It is necessary to try to surpass one’s self always: this occupation ought to last as long as life.
~ Queen Christina of Sweden
Technically, I am turning 43 today. But here, I am going to celebrate turning One.
One year ago today I laced up my very first pair of running shoes and I committed to a new course. I decided to start running but, more than that, I decided to run for a year.
Here I am. I have arrived.
When I started this journey, a year sounded like infinity and a half a mile in running shoes felt like a marathon. Today, I sit here hoping to recover from a herniated (ok 3) disc in my back and I finding myself wondering if I could manage to train for a half marathon in the fall if all goes well.
In-between, I have put a lot of miles under my feet and I have learned a whole lot about who I am.
Isn’t that funny? When you are a kid, you think of grown ups sort of like fully cooked humans. They are “done” and you are growing. Adults tell you that all the time don’t they? When you are grown up, you’ll see… But the special secret of grownuphood is that – if you pay attention – there is always more growing up to do.
One thing I learn more and more as I keep growing up is that we can be more or less conscious in this process. I am not saying that we can always choose the lessons or the training grounds, but we can choose how actively we participate in the process. On the surface, I chose running because I got to age 42 and realized that I needed to make a hard commitment to taking better care of my body because it was not getting any younger. (You can read about where I started here.) And I could have just left the decision at that. Lots of people make commitments to exercise right? And they quietly stop them 2 weeks or 2 months later and life goes on.
I chose to run for an entire year because I was looking for something more. I also chose to make myself accountable to the world by writing about it here. There is a reason why a lot of people run with dedication, passion, and love. There is a reason that drives them to run more, run farther, get up at 5 am and run in the dark, run when they are tired, broken, and exhausted even. I wanted to tap into that. I wanted to see if not only could I do this activity that was good for my body for a year, but could I find that intangible thing that stirs the souls of runners and keeps them going.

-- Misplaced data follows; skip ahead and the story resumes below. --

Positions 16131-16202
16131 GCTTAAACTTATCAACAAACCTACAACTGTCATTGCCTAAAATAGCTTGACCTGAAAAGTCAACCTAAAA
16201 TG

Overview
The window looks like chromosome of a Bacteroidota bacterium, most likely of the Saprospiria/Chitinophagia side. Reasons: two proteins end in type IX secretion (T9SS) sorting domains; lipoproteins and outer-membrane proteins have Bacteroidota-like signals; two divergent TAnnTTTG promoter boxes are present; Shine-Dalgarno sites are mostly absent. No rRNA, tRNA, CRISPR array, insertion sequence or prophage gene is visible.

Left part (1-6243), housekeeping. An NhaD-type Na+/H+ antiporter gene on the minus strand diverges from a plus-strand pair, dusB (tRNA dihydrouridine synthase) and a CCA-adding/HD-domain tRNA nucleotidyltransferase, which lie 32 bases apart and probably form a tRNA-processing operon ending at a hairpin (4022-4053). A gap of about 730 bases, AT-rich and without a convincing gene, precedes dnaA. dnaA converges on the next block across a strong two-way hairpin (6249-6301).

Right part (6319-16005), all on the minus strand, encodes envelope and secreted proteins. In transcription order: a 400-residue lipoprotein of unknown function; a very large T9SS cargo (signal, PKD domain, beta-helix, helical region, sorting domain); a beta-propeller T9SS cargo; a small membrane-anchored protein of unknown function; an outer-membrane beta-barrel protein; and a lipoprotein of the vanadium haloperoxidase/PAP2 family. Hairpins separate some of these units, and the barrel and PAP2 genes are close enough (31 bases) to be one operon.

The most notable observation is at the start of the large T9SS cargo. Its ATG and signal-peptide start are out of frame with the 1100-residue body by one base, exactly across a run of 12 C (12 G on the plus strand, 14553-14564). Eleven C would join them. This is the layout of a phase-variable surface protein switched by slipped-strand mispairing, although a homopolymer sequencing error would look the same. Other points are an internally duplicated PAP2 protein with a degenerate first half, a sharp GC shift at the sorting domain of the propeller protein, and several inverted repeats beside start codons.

I have learned a lot. To be quite frank, I have learned a lot more about myself than I have about running. If someone asked me anything about running gear or technique or how to train…I would not feel much more comfortable giving that advice today than I did when I started. I am still a running novice.
But I can tell you a lot about what it takes to voluntarily do something, day in and day out for a year of your life, when you don’t like it. And I can tell you the things I have learned about finding limits in my body and in my mind that I did not know were really there all this time – and how I got beyond them.
I can tell you a little bit about what it feels like to move from “this is a thing I don’t like but I am doing it because it is good for me” to “I am doing this and it’s changing who I am and how I relate to myself” to “I am forging new ground and becoming someone better than I was before.”
I am still a running novice, but I have learned a few things.
I could make a simple statement like Running has changed me.
But I think the really true statement is something more like Committing to running for a year and figuring out how to keep that commitment regardless of obstacles (internal, external, real, created, or otherwise) has changed me.
And I am still going. Today begins a new year of opportunity.
Happy Runniversary to Me.
And Happy Friday to all of You!